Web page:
Some people age better than others, not just physically but as a person, making them attractive to a broader age-range of the opposite sex. Hollywood typically shows us younger women with older men, but I believe it probably happens the other direction just as frequently. The important thing in both the fictional and real world is that the relationship works. And that will necessitate additional efforts when there is a significant age disparity involved.

At least we’ve all got something new to be indignant about. Lord knows, that’s what we need.

When You Have a Lord

May 21, 2022

So, just to clarify – Christians (including Roman Catholics) profess a personal faith in not simply an impersonal deity but rather a very personal God. This God is accorded their faith and obedience not simply by dint of His existence as their Creator, but also because of His far more personal interaction as their Savior. Specifically, this Triune God entered into human history in the person of Jesus of Nazareth specifically to offer his life and death up in exchange for ours, freeing us from the prison of sin we would otherwise be lost in eternally.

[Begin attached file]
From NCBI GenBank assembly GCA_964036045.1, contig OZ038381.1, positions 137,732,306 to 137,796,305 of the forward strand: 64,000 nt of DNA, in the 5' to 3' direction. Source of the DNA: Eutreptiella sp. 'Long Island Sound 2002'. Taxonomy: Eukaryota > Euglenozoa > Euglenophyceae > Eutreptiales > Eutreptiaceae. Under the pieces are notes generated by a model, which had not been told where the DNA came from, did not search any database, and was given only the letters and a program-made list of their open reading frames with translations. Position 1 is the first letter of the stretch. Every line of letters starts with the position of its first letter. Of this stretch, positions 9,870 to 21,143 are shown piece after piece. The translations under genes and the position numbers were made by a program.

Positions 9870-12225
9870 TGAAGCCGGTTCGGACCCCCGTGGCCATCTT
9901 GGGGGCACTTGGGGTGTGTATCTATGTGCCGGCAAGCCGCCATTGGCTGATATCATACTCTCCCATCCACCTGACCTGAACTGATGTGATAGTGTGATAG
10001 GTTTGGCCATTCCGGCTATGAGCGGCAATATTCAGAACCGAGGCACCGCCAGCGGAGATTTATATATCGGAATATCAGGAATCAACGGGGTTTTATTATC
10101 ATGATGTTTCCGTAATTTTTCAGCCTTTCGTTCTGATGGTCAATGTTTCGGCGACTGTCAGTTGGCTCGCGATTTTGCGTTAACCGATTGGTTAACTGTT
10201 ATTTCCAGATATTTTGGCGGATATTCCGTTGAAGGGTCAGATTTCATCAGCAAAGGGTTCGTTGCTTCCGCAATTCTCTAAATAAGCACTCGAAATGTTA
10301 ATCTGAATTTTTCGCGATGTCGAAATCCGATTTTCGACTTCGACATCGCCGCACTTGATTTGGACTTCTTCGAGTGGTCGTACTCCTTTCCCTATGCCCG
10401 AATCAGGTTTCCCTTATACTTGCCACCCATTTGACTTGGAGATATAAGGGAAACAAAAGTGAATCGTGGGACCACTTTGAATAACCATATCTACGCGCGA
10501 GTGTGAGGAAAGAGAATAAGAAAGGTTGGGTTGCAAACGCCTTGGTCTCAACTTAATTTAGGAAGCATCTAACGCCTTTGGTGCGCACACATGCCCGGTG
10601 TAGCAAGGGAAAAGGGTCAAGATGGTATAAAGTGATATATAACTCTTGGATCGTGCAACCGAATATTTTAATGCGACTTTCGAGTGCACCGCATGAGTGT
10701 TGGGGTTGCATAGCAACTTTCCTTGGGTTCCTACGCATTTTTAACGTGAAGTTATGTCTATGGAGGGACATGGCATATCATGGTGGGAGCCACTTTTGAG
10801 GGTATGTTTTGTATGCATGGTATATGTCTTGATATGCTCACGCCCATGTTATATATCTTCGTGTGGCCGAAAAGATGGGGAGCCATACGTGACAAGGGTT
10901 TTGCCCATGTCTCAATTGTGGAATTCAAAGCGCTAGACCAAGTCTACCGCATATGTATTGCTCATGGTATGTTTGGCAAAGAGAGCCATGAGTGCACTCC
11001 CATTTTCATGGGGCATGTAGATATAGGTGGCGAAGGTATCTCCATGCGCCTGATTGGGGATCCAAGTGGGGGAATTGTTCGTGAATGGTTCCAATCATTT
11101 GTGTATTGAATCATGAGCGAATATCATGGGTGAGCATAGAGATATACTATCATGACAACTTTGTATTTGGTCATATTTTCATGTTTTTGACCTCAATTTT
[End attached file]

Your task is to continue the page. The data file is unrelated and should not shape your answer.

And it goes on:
This is standard Christian stuff, hardly some sort of fringe or esoteric assertion. All Christians believe this. Their Lord and Savior Jesus the Christ commands their ultimate allegiance. In any situation where their own personal preferences or desires run contrary to his, they are to die to self, to set aside what they want in order to try and be obedient to what they are commanded by God in His revealed and inspired Word, the Bible. In some cases this may be a singular event of obedience contrary to their impulse – the resistance of temptation in a given moment. For others it may be a daily sacrifice of their desires and impulses to be obedient to their Lord.